Larry Dominick declared victory Tuesday for a third term as town president of Cicero, following a bitter campaign in a suburb rarely lacking in political controversy.
According to unofficial results, with 30 of 33 precincts reporting, Dominick had 5,287 votes, just over 60 percent. Former McPier chief executive Juan Ochoa had 2,655 votes, and former Cicero senior services director Joe Pontarelli had 788. By finishing with more than 50 percent of the vote, Dominick avoid a runoff in April.
The mood was upbeat at Dominick’s headquarters at Al’s Restaurant on Cermak Road. Hundreds of supporters ate pizza and watched the returns before Dominick spoke to them.
“We had a lot of good people behind us,” he said. “I was looking for 70 percent of the vote, but 60 percent isn’t bad.”The campaign was marred in recent weeks by accusations of voter intimidation and fraud, including the alleged mishandling of mail-in ballots. The Cook County clerk's office called for county and federal law authorities to investigate.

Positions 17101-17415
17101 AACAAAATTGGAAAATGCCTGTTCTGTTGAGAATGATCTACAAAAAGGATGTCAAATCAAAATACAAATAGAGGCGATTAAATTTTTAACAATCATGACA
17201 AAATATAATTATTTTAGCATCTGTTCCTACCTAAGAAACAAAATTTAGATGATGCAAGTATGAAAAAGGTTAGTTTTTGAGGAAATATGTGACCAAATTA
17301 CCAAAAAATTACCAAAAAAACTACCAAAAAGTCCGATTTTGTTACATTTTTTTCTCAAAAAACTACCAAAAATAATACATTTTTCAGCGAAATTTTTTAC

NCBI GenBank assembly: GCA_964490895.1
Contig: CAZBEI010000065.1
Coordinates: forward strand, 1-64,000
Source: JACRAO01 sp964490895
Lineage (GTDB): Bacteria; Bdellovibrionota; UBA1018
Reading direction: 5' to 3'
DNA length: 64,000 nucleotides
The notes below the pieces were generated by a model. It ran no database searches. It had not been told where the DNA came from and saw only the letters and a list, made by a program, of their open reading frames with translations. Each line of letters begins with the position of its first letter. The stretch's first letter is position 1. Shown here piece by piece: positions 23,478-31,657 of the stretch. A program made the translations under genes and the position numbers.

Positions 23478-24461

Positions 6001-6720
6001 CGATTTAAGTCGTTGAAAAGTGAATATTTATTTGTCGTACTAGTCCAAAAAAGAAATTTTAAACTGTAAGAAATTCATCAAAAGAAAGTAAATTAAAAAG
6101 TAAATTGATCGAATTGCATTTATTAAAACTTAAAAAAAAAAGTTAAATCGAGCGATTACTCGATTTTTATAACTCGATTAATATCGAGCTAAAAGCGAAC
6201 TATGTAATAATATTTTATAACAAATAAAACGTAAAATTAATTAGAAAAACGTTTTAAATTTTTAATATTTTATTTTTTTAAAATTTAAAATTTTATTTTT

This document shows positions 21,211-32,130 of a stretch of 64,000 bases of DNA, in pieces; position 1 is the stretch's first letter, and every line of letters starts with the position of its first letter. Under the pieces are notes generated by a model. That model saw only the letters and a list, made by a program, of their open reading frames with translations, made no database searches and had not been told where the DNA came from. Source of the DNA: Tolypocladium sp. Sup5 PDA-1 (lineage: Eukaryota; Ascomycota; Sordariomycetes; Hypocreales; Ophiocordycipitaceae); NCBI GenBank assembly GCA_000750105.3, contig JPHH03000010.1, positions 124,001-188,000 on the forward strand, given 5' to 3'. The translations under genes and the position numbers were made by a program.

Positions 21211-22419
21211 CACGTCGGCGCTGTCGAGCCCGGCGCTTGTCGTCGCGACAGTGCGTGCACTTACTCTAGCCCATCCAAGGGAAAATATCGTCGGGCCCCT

Dominick, who was first elected in 2005, contended the town is better off than it was before he became president. He said he has focused on reducing crime. He also noted that new parks, an ice rink and a community center were built under his administration, and he added that the town recently bought land for an aquatic center.
Dominick said that he was confident that residents would re-elect him because of his job performance. His stiffest challenge came from Ochoa, who accused Dominick of using his position to benefit himself and his family financially.
In 2009, the Tribune reported that relatives of Dominick sat on town boards that provide a salary and health insurance. Among them were Dominick's son, mother, sister and nephew. In 2010, the town cut back on some benefits for new board members, only offering them either money or health insurance.
Ochoa vowed not to hire family members if elected. He also promised to examine spending and to make changes in town government. He also said he would focus on working with the school districts to improve education, design a comprehensive plan that would benefit residents and businesses, and hire more police officers to combat crime.
Pontarelli called for curbing nepotism, reforming government and saving tax dollars. He also wanted to redevelop the Cermak Road commercial district, enhance senior and youth programs and strengthen police presence.